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Vitamin D during pregnancy linked to improved infant outcomes : JAMA


Vitamin D during pregnancy linked to improved infant outcomes : JAMA

Vitamin D supplementation during pregnancy may reduce the risk of small for gestational age (SGA) and improve infant growth without risk of fetal or neonatal mortality or congenital abnormality, according to a meta-analysis published in the journal JAMA Pediatrics.

The study was conducted by Wei Guang Bi, from the University of Montréal, Montréal, Quebec, Canada, and colleagues to determine the effects of vitamin D supplementation during pregnancy on growth, morbidity, and mortality of the offspring through systematical review of studies.

Low level of maternal vitamin D is common during pregnancy and is a public health issue worldwide. Vitamin D is a fat-soluble nutrient and prohormone that has a role in calcium absorption, metabolism, and bone health and nonclassic actions that may affect various other aspects of health. Its low-level status during pregnancy may have long-term effects on offspring health outcomes. Sufficient concentrations of the vitamin are needed during pregnancy to address the increased demand for fetal development and growth.

During the past few decades, emerging randomized clinical trials (RCTs) have assessed the effect of its vitamin D supplementation during pregnancy on maternal, neonatal, infant, or child outcomes. However, the results of the RCTs are inconsistent. There is a lack of evidence from systematic reviews and meta-analyses to evaluate the association between its supplementation during pregnancy and offspring growth, morbidity, and mortality.

For the study,  the researchers independently extracted data, and the quality of the studies was assessed. Summary risk ratio (RR), risk difference (RD) or mean difference (MD), and 95% CI were calculated using fixed-effects or random-effects meta-analysis.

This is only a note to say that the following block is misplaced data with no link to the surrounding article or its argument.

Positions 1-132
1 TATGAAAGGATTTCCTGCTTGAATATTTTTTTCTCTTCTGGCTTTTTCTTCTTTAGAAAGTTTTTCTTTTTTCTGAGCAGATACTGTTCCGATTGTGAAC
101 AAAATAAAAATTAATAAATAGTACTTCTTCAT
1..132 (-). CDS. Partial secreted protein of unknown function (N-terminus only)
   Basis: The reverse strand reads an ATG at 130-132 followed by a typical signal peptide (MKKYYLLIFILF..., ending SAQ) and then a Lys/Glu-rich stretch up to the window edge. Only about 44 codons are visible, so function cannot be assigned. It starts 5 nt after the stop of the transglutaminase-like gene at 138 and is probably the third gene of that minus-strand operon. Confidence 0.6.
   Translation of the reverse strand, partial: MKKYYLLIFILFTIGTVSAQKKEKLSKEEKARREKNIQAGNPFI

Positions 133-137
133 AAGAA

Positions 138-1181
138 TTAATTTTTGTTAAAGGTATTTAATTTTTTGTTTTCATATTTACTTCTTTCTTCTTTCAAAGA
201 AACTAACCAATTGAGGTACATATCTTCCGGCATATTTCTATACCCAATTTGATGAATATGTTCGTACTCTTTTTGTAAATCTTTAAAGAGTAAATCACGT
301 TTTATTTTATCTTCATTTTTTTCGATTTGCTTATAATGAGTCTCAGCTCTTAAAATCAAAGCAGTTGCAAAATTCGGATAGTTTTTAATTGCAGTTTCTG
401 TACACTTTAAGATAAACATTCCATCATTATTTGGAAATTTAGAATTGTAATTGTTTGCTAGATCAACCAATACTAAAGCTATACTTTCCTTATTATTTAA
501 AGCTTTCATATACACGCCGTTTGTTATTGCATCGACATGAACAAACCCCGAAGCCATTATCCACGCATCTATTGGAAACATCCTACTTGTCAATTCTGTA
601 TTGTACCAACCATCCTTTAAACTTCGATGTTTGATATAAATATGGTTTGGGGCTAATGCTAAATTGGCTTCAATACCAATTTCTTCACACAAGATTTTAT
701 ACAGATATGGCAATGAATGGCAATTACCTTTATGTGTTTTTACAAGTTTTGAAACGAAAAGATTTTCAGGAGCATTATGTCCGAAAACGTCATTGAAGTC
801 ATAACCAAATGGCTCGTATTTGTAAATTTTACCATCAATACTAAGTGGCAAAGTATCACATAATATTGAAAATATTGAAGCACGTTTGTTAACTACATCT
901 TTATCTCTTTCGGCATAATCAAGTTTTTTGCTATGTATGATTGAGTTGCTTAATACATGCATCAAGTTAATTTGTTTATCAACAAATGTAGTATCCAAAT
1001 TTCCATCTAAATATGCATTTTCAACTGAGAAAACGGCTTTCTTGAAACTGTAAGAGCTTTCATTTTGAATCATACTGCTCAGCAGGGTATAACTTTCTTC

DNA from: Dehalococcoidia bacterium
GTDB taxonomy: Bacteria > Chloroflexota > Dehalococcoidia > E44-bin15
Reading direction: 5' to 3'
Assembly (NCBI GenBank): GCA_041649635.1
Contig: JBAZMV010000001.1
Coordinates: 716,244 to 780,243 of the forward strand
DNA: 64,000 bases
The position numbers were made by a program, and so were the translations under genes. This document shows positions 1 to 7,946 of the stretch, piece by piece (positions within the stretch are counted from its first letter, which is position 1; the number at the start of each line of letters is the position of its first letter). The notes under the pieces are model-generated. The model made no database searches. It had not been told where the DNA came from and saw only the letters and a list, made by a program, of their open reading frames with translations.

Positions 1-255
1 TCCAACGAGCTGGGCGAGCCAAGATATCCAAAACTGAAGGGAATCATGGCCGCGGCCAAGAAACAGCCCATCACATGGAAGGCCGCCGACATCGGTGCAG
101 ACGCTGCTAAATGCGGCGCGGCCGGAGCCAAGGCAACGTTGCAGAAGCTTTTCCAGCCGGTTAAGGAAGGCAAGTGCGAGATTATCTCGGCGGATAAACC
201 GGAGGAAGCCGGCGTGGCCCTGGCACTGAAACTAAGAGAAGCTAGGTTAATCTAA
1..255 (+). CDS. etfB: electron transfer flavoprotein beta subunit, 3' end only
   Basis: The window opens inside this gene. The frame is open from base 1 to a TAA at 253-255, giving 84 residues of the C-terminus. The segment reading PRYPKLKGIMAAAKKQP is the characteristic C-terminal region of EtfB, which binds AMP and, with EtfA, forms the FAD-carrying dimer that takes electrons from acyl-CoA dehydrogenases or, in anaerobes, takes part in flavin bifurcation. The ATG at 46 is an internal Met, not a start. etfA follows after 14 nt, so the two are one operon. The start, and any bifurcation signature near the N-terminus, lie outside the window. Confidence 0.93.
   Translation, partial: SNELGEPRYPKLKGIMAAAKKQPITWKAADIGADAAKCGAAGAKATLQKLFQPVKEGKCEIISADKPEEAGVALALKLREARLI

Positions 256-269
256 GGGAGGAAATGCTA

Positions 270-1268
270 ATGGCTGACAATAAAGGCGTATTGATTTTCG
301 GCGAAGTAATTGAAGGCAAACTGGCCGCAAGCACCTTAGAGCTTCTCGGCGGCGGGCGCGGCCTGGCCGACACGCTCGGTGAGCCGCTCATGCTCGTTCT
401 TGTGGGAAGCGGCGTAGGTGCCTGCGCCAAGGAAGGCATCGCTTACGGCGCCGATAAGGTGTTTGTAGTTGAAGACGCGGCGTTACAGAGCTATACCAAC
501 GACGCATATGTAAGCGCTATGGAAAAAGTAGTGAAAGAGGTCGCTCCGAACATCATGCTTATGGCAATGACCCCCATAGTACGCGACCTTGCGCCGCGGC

Key Findings:

  • Vitamin D supplementation during pregnancy was associated with a lower risk of SGA  without risk of fetal or neonatal mortality or congenital abnormality.
  • Neonates with prenatal vitamin D supplementation had higher 25(OH)D levels, calcium levels, and weight at birth, 3 months, 6 months, 9 months, and 12 months.
  • Subgroup analysis by doses showed that low-dose vitamin D supplementation (≤2000 IU/d) was associated with a reduced risk of fetal or neonatal mortality, but higher doses (>2000 IU/d) did not reduce this risk.

“Vitamin D supplementation during pregnancy is associated with a reduced risk of SGA and improved infant growth without risk of fetal or neonatal mortality or congenital abnormality. Vitamin D supplementation with doses of 2000 IU/d or lower during pregnancy may reduce the risk of fetal or neonatal mortality,” concluded the authors.

For more information click on the link: 10.1001/jamapediatrics.2018.0302


Source: With inputs from JAMA Pediatrics

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